One encounters an arsenal of new, generally unusable-in-polite-company sayings within the first few weeks of spending time at Homeboy Industries. A small sampling of the overheard:
"Yo, what bank you messing with??" where I might say, "Where do you bank?"
"Can I f*** with your tape for a minute?," a variation on "Lemme hit that stapler"
In response to a query about a speech given at a recent event: "I kept it short, but brief"
And my favorite, which has been proven through extensive googling to actually be a word, albeit one used entirely out of context at Homeboy: "supposably," as in "Well, SUPPOSABLY I forgot to pay my taxes..."
One Homeboy who defies this trend of unusual usage is Saul, an 18 year old who will blatantly ignore the dress code of a Homeboy Industries shirt and jeans, often showing up in near professorial garb-- argyle sweater vests over button downs, garnished with heavy gold chains that really top the look off. One day his normally slicked-back hair magically transformed into corn rows during work.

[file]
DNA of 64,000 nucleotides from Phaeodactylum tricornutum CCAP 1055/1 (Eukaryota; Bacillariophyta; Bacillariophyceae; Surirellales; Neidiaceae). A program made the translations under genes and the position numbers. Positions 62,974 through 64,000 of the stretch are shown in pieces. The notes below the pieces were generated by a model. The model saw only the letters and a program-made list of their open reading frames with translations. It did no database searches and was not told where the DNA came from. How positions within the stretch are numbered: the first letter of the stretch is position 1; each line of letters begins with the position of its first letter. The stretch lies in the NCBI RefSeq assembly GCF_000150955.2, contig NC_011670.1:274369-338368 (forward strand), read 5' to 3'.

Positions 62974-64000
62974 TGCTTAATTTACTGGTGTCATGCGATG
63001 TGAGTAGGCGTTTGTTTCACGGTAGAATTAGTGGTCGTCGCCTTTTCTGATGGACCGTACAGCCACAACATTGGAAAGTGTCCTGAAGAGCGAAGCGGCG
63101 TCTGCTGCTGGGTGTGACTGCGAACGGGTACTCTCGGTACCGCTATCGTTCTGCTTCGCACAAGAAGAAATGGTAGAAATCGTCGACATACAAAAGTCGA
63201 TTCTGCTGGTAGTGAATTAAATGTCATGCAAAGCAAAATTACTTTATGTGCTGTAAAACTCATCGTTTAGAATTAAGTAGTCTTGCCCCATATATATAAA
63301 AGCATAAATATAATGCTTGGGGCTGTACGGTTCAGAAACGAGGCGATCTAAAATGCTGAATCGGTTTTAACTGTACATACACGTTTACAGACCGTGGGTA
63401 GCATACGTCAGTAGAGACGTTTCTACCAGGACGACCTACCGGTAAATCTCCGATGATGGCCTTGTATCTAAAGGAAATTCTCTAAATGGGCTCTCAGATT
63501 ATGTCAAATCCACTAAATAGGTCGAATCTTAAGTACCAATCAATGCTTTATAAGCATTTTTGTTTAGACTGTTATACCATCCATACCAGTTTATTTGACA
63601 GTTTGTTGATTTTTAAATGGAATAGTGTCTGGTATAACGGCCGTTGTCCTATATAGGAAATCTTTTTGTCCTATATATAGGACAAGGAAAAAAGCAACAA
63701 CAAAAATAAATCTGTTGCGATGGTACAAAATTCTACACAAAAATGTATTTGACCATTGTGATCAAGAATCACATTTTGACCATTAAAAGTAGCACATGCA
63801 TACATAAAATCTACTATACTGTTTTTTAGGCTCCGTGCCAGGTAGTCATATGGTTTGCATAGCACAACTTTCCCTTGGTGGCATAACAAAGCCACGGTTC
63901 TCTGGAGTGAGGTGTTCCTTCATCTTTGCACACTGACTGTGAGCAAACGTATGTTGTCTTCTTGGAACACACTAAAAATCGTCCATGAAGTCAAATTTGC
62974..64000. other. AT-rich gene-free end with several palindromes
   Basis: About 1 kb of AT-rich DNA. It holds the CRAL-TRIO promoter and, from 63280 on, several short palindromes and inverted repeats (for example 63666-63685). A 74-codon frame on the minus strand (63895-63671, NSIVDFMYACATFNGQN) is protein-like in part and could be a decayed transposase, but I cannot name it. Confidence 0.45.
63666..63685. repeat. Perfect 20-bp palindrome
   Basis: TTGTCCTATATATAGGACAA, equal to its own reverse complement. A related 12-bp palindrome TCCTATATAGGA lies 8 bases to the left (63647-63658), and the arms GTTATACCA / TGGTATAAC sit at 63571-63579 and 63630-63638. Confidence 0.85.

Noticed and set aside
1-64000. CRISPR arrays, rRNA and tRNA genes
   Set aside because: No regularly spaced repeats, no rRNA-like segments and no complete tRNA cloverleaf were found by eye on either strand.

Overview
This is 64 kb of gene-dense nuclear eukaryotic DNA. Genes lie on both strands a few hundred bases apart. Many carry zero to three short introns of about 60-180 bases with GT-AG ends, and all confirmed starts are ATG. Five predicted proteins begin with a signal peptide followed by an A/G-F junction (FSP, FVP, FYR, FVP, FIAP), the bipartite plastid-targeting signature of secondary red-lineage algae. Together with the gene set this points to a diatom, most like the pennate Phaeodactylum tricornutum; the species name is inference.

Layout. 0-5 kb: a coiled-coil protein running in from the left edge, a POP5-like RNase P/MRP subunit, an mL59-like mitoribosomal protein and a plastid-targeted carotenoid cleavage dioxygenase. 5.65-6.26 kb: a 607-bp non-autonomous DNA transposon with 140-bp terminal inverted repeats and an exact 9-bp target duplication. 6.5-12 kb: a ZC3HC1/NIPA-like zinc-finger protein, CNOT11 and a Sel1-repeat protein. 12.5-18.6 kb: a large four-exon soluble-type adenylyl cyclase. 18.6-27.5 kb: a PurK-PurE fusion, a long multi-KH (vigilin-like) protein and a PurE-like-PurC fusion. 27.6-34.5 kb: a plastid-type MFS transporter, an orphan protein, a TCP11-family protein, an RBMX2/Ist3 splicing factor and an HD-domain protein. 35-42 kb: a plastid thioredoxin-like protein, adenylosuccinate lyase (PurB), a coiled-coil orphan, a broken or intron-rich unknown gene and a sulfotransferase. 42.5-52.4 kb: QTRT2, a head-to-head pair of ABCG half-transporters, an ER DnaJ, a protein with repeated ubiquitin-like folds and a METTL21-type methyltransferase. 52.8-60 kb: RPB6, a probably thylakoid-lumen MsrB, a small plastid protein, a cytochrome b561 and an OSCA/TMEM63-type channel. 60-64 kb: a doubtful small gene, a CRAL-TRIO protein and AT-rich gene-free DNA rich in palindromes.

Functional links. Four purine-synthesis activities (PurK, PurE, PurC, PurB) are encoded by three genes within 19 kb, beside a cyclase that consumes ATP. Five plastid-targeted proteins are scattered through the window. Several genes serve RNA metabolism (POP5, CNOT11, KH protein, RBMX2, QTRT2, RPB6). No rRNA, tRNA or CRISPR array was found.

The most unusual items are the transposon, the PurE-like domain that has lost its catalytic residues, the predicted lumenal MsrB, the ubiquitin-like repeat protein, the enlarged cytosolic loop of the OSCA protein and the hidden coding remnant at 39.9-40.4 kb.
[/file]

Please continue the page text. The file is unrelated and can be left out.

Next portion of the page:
Lately Saul has been coming into the office making declarations like "I CONCUR!" and pausing for a moment to let us absorb the gravity of his declaration. Then he'll say "that means: I agree," and walk out. One vocab word recently was"hyperbole" and another "consensus."
Saul casually mentioned to me once that what he likes most about Homeboy is that it feels like a family here, because, in his words, "I've been in and out of juvie for so long, and I've never really had a home.. or a family."
Last week, Saul was on the bus on the way to work. Sitting next to him, as he put it, was "a rich guy with a fancy cellphone."
Saul asked the man if he could look at the phone, played with it for a few minutes, and then gave it back. Entirely normal. The thing is, Saul used to get in trouble for having "sticky fingers"- he'd ask to see things in this way and then fly off of the bus with the cellphone or wallet in hand.
He was proud of himself, now, for having given the phone back, with a warning to the man; "you probably shouldn't just let kids like me see your stuff... they might take it, ya know?"
For the rest of that day, Saul's vocabulary word was "integrity."